More than 50 people turned out on Saturday to protest over changes made to a pledge protecting women’s rights made at a conference organised by MP Fiona Bruce.
As we have reported, the intention of the London 2022 International Ministerial Conference on Freedom of Religion or Belief – co-organised by Congleton MP Mrs Bruce – was to increase global action on freedom of religion or belief for all, including those with no religion.
Speakers included Humanists UK’s chief executive Andrew Copson, also president of Humanists International, as well as Prince Charles and the Archbishop of Canterbury, the Chief Rabbi, and Muslim, Hindu, and Sikh leaders.
But a post-conference statement committing to the fundamental rights of women and girls was amended to remove references to “sexual and reproductive health and rights” and “bodily autonomy”.
Some 22 countries signed the joint statement before it was amended but 17 then withdrew. Malta, where there is a ban on abortion in all circumstances, including rape and fatal abnormalities, then signed the reworded document.
The local Women’s Equality Party said it was “outraged” that the “Feminist Republic of Congleton”, which elected the first WEP councillor, Kay Wesley, was the source of an “attempted roll-back of women’s rights”, with many blaming Mrs Bruce for the changes.
The party staged a protest on Saturday outside Mrs Bruce’s office at Meadowside, Congleton – and from the number of horns being sounded in support while the Chronicle was taking photos, the campaign for women’s rights had wide support.
The Women’s Equality Party and other campaigners mounted similar demonstrations in other towns, Saturday selected because a march supporting restricting women’s rights was held in London.
The Women’s Equality Party in Congleton organised the protest but representatives from Labour, the Liberal Democrats and the Greens joined in as well as people with no political affiliation.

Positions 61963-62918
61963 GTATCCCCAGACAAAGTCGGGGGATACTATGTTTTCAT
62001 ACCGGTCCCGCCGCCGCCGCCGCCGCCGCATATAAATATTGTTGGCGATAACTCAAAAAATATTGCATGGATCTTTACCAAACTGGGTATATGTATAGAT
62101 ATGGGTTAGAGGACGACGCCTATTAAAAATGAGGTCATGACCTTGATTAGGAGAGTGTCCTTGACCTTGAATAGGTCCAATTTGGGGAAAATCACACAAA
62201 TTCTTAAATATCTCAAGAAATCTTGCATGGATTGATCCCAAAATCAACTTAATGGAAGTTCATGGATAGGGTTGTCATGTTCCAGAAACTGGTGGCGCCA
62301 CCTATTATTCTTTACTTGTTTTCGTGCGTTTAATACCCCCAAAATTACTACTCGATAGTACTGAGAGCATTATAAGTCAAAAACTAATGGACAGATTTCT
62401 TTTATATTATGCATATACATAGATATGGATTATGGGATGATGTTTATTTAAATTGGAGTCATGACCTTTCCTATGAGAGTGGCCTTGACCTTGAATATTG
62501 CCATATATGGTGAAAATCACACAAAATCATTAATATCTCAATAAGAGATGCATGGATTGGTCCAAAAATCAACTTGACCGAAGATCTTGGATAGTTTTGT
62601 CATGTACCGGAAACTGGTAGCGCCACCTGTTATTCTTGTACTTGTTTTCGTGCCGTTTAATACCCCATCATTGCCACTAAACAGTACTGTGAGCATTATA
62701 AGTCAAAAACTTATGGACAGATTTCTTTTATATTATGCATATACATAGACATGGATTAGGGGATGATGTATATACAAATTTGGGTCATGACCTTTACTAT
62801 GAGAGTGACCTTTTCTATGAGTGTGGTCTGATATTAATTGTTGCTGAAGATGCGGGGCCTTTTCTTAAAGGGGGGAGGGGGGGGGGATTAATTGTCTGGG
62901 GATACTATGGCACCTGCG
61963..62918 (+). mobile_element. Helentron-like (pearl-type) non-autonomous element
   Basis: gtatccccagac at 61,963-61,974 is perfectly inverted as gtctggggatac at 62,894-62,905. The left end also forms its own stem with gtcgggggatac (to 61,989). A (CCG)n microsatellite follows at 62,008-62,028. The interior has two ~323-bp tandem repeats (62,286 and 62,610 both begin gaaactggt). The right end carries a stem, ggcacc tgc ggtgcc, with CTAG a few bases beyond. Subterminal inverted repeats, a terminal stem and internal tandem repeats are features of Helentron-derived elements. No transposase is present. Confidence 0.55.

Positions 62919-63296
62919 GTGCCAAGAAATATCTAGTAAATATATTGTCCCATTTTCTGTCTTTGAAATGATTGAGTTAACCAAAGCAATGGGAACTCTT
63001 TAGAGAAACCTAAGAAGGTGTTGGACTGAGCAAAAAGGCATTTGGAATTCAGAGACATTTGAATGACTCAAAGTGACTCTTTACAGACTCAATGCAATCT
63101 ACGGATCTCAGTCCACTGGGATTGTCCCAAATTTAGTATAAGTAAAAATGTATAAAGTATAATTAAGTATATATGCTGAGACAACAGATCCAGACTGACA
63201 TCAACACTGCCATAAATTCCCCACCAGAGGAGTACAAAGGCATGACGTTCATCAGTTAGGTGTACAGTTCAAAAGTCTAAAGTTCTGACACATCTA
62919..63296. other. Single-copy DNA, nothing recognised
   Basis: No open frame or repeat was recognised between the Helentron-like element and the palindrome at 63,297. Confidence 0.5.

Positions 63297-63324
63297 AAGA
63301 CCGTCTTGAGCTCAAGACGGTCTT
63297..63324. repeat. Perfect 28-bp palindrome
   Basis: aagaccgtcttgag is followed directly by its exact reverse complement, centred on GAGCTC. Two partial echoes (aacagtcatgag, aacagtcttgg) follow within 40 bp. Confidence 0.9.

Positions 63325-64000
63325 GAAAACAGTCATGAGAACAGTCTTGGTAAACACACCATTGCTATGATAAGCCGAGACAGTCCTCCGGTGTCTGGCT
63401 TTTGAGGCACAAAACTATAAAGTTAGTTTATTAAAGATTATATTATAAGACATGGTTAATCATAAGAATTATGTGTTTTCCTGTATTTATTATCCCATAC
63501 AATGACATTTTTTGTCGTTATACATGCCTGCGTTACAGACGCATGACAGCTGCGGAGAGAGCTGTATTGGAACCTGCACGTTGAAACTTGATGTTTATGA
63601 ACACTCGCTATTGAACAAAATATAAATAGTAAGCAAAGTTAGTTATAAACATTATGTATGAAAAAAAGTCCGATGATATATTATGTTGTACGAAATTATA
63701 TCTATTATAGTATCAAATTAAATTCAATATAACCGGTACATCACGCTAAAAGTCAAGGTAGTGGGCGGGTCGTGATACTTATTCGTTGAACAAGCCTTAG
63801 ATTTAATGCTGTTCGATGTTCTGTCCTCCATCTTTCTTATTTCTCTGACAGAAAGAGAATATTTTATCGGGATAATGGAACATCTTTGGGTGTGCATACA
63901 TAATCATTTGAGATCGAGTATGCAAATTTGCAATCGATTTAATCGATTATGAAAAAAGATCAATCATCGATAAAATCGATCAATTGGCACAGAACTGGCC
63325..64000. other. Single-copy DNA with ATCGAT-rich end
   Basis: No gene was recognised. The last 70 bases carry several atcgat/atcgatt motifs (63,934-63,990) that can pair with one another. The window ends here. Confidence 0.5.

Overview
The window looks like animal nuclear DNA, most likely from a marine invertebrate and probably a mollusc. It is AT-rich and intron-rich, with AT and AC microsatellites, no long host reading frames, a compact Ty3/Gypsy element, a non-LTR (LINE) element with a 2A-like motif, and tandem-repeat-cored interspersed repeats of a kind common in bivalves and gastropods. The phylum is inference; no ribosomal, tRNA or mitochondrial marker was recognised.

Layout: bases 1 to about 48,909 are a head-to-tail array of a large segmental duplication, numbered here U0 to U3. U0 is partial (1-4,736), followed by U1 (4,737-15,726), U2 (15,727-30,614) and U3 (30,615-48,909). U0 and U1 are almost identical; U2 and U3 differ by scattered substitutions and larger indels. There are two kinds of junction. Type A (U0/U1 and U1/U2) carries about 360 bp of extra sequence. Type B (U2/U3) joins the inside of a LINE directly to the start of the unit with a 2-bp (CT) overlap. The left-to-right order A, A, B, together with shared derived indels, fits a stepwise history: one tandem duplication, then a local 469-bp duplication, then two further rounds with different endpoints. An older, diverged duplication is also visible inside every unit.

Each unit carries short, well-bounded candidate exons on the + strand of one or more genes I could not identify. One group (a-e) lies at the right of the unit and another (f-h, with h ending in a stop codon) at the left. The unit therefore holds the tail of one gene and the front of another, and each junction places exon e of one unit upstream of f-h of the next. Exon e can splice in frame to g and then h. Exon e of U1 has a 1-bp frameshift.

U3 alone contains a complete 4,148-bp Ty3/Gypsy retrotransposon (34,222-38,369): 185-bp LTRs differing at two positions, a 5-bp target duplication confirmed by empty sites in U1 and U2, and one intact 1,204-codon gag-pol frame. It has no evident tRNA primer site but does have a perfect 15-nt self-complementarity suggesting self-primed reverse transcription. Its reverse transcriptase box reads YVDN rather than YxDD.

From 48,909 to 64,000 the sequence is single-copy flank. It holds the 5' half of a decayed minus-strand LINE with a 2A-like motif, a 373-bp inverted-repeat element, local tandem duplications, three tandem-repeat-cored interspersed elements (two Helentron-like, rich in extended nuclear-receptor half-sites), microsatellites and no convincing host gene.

Organiser Coun Wesley said: “The response from people along Mountbatten Way was fantastic. Motorists including women, men, families, bus, van and lorry drivers tooted their horns, waved and shouted in support.
“Passers-by came to chat and tell us of their strong support for women to decide what happens to their own bodies. Many were shocked when they heard that their MP not only opposes women’s reproductive rights, but is actively campaigning to roll them back and take us back to the 1950s.” The demonstrators spent the morning chanting, including “Be alarmed by Mrs Bruce; no going back!”; “Our Bodies, Our Choice! And “Why why why, Fiona”, to the tune of Delilah.
Coun Wesley said: “We are holding this protest to highlight the fact that Fiona Bruce has consistently voted against women’s reproductive rights in Parliament.
“For example, doctors agree that the new rule to allow women to choose to take early-abortion pills at home is by far the safest for many women, yet Fiona Bruce spoke against this law earlier this year.
“A recent conference on global freedom of religion and belief organised by the UK and chaired by Mrs Bruce, actually deleted bodily autonomy and reproductive rights from an international treaty on women’s rights, prompting complaints from other countries about the UK’s role.
“Women’s right to choose whether or not they continue a pregnancy is a healthcare matter, not a matter for anyone else and certainly not for governments.
“It is recognised worldwide that the choice of whether or not to bear children is a key building block for women’s equality. Mrs Bruce’s record in trying to rollback women’s rights is shameful, and her constituents need to know about it.”
The statement released by the conference, co-organised by Mrs Bruce in her role as envoy for freedom of religious belief, saw a section on “laws that restrict women’s and girls’ full and equal enjoyment of all human rights, including sexual and reproductive health and rights, bodily autonomy” being repealed removed.
A section that committed “to protect and support individuals, organisations and institutions that work to promote gender-responsive religious interpretations and practices” changed with “gender-responsive” becoming “human dignity”.
Another part saying “support and build capacities for local religious and belief leaders to advocate for gender equality, denounce sexual and gender-based violence and harmful practices and ensure access to sexual and reproductive health and rights” changed, removing everything after “religious and belief leaders”.
The Chronicle has previously asked Mrs Bruce to comment on the changes, but she did not.